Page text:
Because I cook so much (daily), I sometimes take for granted the skills that I’ve acquired in the kitchen.  I’m just a simple home cook when it comes down to it but I am surprised when I show a class how to do something and they are excited and delighted by it.  Tonight I showed the women how to make a Mexican meal using butternut squash and black beans.  We made butternut squash and black bean chili and these butternut squash, black bean, and charred onion tacos.  At various points in the class I became animated and excited to show random little tips as they popped into my head.  How to slice an avocado in its peel.  How to peel and cut a butternut squash.  That you can eat the skin of a delicata squash.  That you can boil apple cider down into a glaze.  That you can warm and char a tortilla directly on the flame of a gas stove.  That you don’t have to measure everything exactly.  That a little chocolate in chili adds depth and richness.  Usually these little joys of the kitchen stay with me.  I am usually pretty quiet in the kitchen at home, choosing silence over music, focusing on the meditative act of chopping vegetables and washing dishes.  I usually take the little aha moments with cooking for granted or I assume that they will not delight anyone other than myself.  It was brilliant fun tonight to not only share my love for cooking but to have fourteen women clap, smile, and say mmmmmm along with me while I cooked, learned (yup–still learning!), and dished up samples of our fall fiesta.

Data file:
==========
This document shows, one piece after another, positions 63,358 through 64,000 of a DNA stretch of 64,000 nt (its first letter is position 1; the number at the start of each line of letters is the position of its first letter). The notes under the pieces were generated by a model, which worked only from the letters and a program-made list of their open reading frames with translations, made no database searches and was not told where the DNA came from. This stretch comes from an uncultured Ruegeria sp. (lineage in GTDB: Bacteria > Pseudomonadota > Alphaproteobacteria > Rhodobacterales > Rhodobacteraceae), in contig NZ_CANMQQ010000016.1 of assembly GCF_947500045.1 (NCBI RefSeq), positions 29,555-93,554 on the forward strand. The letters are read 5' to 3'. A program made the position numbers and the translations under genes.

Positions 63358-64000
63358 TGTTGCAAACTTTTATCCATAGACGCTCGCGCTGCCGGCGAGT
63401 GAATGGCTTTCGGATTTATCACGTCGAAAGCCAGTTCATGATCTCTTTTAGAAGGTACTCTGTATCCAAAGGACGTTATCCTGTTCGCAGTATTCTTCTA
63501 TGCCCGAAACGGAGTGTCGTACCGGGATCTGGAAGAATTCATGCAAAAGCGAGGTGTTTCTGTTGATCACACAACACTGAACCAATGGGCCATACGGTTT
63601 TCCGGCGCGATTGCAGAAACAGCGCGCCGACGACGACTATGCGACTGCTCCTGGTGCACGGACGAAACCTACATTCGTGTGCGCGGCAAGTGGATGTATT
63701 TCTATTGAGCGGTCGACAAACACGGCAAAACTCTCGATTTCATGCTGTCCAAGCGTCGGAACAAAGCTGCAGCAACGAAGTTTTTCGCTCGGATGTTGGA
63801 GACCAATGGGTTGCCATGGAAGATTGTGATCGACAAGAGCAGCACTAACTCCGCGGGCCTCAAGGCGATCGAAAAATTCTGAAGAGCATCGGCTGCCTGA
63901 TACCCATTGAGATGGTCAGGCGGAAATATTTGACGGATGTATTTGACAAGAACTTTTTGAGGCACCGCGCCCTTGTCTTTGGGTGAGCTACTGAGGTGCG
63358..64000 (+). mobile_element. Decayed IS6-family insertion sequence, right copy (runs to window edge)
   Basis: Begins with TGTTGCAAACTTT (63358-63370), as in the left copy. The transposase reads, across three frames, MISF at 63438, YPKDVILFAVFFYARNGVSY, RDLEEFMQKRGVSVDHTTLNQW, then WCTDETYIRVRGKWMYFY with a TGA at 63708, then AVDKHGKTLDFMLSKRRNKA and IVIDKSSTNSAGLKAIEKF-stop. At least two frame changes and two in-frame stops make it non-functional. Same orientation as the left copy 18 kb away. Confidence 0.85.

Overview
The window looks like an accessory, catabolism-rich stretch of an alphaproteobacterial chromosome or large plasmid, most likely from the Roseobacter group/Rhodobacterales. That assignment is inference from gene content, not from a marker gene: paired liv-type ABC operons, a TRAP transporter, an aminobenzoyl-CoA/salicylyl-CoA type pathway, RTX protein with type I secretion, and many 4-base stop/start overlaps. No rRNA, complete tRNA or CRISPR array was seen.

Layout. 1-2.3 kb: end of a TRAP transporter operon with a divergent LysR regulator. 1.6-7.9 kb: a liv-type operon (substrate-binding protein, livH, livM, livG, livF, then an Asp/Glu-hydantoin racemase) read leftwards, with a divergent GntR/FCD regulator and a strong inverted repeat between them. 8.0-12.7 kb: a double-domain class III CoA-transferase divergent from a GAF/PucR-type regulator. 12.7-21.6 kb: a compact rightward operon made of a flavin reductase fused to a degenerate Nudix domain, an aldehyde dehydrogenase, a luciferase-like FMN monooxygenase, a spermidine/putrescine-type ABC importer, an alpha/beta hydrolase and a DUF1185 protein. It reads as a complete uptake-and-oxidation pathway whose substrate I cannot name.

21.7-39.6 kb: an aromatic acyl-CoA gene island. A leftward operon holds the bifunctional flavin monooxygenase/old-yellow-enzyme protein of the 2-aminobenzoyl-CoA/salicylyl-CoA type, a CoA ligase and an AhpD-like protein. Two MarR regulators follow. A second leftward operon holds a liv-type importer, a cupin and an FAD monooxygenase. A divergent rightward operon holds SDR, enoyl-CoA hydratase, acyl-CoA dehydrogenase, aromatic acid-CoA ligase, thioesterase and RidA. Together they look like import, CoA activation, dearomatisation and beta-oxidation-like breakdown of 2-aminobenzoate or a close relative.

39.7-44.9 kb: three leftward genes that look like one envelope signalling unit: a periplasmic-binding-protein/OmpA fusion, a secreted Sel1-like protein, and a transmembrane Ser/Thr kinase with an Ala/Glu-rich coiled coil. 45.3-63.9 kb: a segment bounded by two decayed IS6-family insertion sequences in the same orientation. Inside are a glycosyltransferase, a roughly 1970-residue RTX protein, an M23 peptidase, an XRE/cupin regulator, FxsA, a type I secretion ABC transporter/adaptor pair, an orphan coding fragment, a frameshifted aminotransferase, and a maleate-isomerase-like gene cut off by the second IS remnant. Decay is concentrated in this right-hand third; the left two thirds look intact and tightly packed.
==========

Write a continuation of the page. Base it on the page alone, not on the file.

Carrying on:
I do hope you try these tacos.  They are a unique way to use my favorite fall vegetable, butternut squash.  They are filling and hearty, aromatic and flavorful.  It’s really a compliment when someone who loves meat tacos deems these an A++ (thanks, hon!).  Needless to say, if I ever have a restaurant, these are making the menu.

And whatever your passion, I hope you get to spend a few moments with it today.

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Butternut Squash Tacos with Charred Red Onion and Black Beans (and a bunch of yummy toppings!)

Tacos:

  • 1 small butternut squash
  • 2 teaspoons olive oil, divided
  • 1 red onion, peeled and cut into wedges
  • 1 clove of garlic, minced
  • 1 cup black beans, dried and cooked, or canned is fine too—be sure to drain well
  • 1 tablespoon cumin
  • 12 corn tortillas

For topping:

  • 2 radishes, thinly sliced
  • 1 avocado, sliced
  • ½ cup fresh cilantro, washed and stems removed
  • ½ cup queso fresco (Mexican crumbling cheese)
  • ½ cup lowfat sour cream
  • 1 scallion (green onion), thinly sliced
  • 1 lime, cut into 8 wedges
  • Sriracha (garlic-chili hot sauce, a.k.a. “Rooster Sauce”)